The US Food and Drug Administration (FDA) has approved the longer lasting version of Copaxone, Teva Pharmaceutical Industries Ltd.'s (NYSE: TEVA; TASE: TEVA) flagship drug for the treatment of multiple sclerosis. The larger 40-milliliter dosage is injected three times a week, instead of daily, as with the current treatment. Deliveries will begin immediately.
Teva will continue its regular versions of the drug, which was approved in 1996.
The FDA approval is based on data from the Phase III Glatiramer Acetate Low-Frequency Administration (GALA) study of more than 1,400 patients, which showed that a 40 mg/ml dose of Copaxone administered subcutaneously three-times a week significantly reduced relapse rates at 12 months and demonstrated a favorable safety and tolerability profile in patients with relapsing-remitting multiple sclerosis.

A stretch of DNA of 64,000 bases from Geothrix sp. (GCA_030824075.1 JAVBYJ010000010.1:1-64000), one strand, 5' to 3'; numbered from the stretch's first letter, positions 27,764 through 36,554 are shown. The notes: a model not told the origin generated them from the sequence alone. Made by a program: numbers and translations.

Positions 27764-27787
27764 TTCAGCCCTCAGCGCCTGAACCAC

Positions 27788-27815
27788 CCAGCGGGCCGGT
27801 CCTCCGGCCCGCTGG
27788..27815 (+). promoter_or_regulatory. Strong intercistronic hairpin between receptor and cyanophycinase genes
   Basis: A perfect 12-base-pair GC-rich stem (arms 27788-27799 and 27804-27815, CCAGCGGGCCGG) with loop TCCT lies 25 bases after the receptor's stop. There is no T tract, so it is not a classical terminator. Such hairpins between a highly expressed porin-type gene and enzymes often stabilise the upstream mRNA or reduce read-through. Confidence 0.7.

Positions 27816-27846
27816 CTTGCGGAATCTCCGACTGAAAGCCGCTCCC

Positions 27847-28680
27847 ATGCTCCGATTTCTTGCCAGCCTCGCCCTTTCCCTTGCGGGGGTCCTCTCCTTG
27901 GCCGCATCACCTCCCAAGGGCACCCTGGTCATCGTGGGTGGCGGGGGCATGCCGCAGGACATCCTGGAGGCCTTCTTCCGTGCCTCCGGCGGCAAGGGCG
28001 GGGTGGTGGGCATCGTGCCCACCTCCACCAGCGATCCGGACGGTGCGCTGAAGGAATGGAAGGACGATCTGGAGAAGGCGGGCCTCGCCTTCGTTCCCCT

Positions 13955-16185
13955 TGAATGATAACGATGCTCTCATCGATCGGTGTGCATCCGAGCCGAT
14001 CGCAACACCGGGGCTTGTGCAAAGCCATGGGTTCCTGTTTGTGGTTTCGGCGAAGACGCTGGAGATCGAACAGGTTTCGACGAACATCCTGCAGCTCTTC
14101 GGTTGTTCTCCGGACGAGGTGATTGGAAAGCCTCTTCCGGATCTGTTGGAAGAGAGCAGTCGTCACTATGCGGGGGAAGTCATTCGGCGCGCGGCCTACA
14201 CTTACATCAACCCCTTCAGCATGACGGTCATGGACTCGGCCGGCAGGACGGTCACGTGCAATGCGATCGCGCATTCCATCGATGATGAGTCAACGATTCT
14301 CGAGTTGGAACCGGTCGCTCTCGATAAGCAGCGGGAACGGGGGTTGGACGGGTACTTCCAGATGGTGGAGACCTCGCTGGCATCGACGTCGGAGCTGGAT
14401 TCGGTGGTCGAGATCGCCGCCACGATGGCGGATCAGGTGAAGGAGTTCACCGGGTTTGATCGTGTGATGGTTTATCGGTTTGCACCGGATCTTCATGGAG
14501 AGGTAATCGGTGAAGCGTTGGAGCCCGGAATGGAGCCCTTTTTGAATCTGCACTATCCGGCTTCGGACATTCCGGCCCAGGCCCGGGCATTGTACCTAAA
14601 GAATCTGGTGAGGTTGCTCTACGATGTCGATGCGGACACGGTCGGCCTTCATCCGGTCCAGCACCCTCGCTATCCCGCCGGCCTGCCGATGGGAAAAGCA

Erez Vigodman is set to take become Teva's president and CEO in February, after his nomination was approved by shareholders earlier this month.
Teva's share price rose 2.7% in after-hours trading on the New York Stock Exchange on Tuesday, following the announcement, to $45.28, after rising 0.8% during the session.
Published by Globes [online], Israel business news - www.globes-online.com - on January 29, 2014
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